Lloyd Omdahl, Published May 27 2012
NCAA sets its own rules
With this margin, logo opponents may think that the measure is safe, but polling on ballot measures is not as certain as polling for partisan candidates. Partisan candidates have the benefit of a base of durable party support, while voting on measures is more fluid.
Another reason to be cautious is the screening of potential voters for June 12. To narrow a poll down to actual participants, pollsters have to ask folks if they are likely to vote. Because folks know that good citizens should vote, they sometimes meet this social expectation by exaggerating their voting intentions.
Because even the best of polling is not a pure science, logo opponents should not be lulled into a sense of security with their 12-point lead.
Almost half – 44 percent – of those who said they were in favor of keeping the logo were voting that way because the NCAA should not dictate such matters to the state or the university.
This idea of dictation stirs the North Dakota cultural impulses of independence and rugged individualism that were born on the frontier more than a hundred years ago. In the North Dakota culture, we’re pretty sensitive about being bossed around.
If we were being pushed around on our own turf, this attitude would have some basis. However, the logic has one basic flaw: For all practical purposes, the playoffs belong to the NCAA and not to the state or the university. If our teams are going to be in their playoffs, we have to abide by their rules.
Let’s take this argument to a backyard swimming pool. Our kids can play in our own swimming pool as much as we want, but when it comes time for treats in the neighbor’s house, the neighbors have a right to require clean shoes.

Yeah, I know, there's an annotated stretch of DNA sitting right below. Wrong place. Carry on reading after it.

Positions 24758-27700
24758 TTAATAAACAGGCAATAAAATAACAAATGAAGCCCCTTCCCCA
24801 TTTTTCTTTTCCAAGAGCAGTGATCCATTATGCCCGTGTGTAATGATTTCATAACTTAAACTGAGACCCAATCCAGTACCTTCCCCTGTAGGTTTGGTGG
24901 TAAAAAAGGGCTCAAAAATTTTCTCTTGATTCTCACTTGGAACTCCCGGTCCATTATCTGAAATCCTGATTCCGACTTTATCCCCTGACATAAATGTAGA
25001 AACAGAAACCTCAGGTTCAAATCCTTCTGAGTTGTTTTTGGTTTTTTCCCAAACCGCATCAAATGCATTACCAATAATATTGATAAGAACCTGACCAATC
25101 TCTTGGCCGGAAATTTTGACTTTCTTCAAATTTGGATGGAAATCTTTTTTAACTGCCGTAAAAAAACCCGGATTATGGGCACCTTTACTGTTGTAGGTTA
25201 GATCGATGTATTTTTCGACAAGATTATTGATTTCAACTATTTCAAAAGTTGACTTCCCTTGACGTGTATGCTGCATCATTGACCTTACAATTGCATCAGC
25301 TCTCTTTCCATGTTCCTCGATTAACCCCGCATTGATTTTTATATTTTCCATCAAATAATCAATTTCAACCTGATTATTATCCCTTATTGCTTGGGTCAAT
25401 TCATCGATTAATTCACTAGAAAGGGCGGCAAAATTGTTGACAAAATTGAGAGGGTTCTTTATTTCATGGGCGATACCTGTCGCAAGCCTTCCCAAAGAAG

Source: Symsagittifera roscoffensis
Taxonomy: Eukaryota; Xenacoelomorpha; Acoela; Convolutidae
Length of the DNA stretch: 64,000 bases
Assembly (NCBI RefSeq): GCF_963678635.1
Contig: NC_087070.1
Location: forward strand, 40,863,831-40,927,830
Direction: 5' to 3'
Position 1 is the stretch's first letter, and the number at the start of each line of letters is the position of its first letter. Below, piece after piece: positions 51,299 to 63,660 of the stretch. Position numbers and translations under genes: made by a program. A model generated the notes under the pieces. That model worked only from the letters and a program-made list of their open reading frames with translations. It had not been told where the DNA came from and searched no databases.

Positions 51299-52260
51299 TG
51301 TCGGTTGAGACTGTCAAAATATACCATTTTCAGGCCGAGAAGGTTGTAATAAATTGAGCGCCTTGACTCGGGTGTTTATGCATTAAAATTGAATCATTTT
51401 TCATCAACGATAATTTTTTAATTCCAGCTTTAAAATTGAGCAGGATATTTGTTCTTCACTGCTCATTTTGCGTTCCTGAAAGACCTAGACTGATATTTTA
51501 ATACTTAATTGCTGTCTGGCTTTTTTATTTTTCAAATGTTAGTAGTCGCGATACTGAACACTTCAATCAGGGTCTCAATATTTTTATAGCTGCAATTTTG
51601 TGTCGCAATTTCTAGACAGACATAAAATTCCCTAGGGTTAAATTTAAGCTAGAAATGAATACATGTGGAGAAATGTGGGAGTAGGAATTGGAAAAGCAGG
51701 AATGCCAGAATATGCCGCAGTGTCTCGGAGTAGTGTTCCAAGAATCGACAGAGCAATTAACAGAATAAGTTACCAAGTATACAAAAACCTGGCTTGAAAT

When the Fighting Sioux play in a tournament that belongs to the NCAA, the NCAA has the authority to set the rules. We are not being pushed around. Actually, we are arguing with the neighbors about whether we have clean shoes. In the final analysis, it’s their house.
Now, we could bow our necks and defy the NCAA if we wanted to accept the consequences, many of which are undetermined at this time. These undetermined consequences are ominous and have University of North Dakota officials pleading with voters to vote “yes” to retire the logo.
University leaders are convinced that keeping the logo would send their Division I sports ambitions into a tailspin. Destruction of the university’s athletic program would be a high price to pay for the temporary pleasure of showing the NCAA who’s boss. We would end up being boss of an empty arena.
There is little doubt that the only victim of a “no” vote would be the University of North Dakota, while the NCAA would go unscathed.
Maybe we don’t think they should be making the rules, but it’s their house.
Omdahl is a former North Dakota lieutenant governor and a retired University of North Dakota political science teacher. Email firstname.lastname@example.org.